• watertesterwatertester Posts: 534Registered User Member
    My S wen to a 3 week summer program this year. We certainly hoped he'd show some more appreciation of our "nagging", well he didn't quite (sigh) but he did suprise us a bit by telling us how much he liked it and how he "had to pay attention in the class for the first time". However in the middle of the process as we are now, I am still not sure if that's enough reason to send him to a boarding school.
  • siliconvalleymomsiliconvalleymom Posts: 3,681Registered User Senior Member
    Some kids go because they love a sport that is not available to them in a local day school. In particular, there are limited opportunities on the West Coast for girls to play field hockey, lacrosse or ice hockey, but there are many programs available at East Coast boarding schools.
  • PhotoOpPhotoOp Posts: 1,106Registered User Senior Member
    I sent mine for the academics. Definitely.
  • watertesterwatertester Posts: 534Registered User Member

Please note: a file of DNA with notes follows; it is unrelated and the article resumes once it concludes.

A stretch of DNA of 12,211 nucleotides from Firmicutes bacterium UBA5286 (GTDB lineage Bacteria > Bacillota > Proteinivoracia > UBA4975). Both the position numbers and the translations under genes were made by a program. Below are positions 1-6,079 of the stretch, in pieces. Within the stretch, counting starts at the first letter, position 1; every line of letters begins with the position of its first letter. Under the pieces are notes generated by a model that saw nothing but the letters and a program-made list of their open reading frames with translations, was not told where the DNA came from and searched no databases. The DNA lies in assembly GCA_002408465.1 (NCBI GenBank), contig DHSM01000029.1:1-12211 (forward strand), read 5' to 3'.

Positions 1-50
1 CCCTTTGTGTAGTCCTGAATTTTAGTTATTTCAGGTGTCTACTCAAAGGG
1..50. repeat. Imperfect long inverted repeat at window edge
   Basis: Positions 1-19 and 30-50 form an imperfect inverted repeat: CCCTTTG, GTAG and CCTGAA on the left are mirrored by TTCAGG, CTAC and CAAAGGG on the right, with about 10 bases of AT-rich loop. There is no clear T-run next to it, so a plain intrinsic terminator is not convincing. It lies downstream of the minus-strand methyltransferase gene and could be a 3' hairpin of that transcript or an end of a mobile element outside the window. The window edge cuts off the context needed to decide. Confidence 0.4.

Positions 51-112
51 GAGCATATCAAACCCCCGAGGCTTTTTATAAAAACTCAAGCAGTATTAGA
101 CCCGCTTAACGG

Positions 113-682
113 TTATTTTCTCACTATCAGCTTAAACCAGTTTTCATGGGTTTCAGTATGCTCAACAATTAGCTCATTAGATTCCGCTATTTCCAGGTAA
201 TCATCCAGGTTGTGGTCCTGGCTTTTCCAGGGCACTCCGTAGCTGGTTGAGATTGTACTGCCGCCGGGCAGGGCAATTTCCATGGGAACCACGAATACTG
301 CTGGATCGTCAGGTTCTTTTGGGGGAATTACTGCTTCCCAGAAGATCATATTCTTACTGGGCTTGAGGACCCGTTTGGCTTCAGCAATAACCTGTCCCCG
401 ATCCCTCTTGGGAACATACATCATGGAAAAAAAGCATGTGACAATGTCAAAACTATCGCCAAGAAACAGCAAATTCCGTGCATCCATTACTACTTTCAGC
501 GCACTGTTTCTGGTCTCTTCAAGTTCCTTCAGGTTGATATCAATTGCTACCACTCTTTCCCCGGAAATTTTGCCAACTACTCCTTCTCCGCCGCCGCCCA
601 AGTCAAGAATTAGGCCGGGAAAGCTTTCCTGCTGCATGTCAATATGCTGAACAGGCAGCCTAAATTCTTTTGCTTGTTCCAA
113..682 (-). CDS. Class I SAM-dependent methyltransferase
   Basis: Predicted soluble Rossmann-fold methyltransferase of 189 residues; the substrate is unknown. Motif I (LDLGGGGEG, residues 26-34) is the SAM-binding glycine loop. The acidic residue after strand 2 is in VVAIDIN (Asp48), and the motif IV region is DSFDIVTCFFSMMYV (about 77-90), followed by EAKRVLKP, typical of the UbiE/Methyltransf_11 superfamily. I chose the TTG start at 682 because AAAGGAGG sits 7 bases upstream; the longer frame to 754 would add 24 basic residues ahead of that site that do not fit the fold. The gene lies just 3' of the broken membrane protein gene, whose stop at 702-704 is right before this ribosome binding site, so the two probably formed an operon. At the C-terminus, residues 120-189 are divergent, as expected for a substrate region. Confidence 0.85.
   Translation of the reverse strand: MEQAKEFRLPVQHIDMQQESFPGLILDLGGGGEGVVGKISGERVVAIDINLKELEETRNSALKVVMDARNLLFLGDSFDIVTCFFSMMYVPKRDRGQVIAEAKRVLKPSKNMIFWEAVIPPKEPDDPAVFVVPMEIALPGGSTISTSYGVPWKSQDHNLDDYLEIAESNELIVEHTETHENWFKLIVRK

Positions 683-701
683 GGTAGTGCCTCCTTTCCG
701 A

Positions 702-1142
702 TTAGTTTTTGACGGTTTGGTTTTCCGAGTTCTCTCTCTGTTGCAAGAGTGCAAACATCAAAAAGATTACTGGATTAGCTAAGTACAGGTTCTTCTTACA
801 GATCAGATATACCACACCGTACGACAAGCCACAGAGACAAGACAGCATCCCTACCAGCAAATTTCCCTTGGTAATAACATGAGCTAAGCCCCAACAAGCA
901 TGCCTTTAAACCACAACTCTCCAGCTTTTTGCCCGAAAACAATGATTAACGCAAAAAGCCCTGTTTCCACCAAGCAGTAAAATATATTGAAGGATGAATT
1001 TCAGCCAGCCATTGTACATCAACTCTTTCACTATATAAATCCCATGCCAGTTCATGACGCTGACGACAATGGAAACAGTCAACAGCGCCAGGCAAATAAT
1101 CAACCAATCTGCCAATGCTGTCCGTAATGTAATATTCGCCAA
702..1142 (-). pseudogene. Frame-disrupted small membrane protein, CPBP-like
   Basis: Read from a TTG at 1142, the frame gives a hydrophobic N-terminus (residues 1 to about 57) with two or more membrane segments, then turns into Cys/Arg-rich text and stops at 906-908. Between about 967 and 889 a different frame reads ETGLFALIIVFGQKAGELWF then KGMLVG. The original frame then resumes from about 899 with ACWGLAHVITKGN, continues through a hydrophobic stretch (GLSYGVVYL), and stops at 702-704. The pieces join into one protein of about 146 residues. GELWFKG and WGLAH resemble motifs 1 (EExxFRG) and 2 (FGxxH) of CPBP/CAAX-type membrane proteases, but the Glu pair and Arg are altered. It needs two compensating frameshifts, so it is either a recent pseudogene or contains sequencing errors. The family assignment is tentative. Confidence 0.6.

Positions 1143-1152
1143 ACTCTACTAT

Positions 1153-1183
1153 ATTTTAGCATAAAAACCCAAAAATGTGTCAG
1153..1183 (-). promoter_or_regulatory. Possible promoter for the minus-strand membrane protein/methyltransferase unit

Would like to hear more people talking about why they send kids to boarding schools, whether the reasons are related to the availability of good day schools close by or not.
  • bibdadbibdad Posts: 42Registered User Junior Member
    I am not SENDING child to boarding school; I am giving her up to it,..allowing her to find the academic, athletic and social challenges that we lack in our town. When the child asks for more, you find a way to get it. The experience has been invaluable. She is in her prep year at Hotchkiss and calls almost EVERY night,..excited, challenged and SO GREATFUL for finding a place where she feels she belongs.
  • skibum4skibum4 Posts: 278Registered User Junior Member
    Good point bibdad! Watertester, to answer your question, if there had been a day school in our area of the calibre of BSs discussed here, he definitely would have stayed local. The point was definitely not to have him live away. Locally, there are good day schools, but not GREAT day schools. An opportunity to have a challenging academic curriculum (with lots of choices), great faculty, and fellow students who all want to learn was key in decision to look at BSs. Locally for us, nothing compared, and in the end, S begged us to let him go, and we also knew that he would take full advantage of the academic and extracurricular opportunities available to him. But it wasn't an easy decision -- my husband was opposed until after the revisits.
  • Burb ParentBurb Parent Posts: 2,100Registered User Senior Member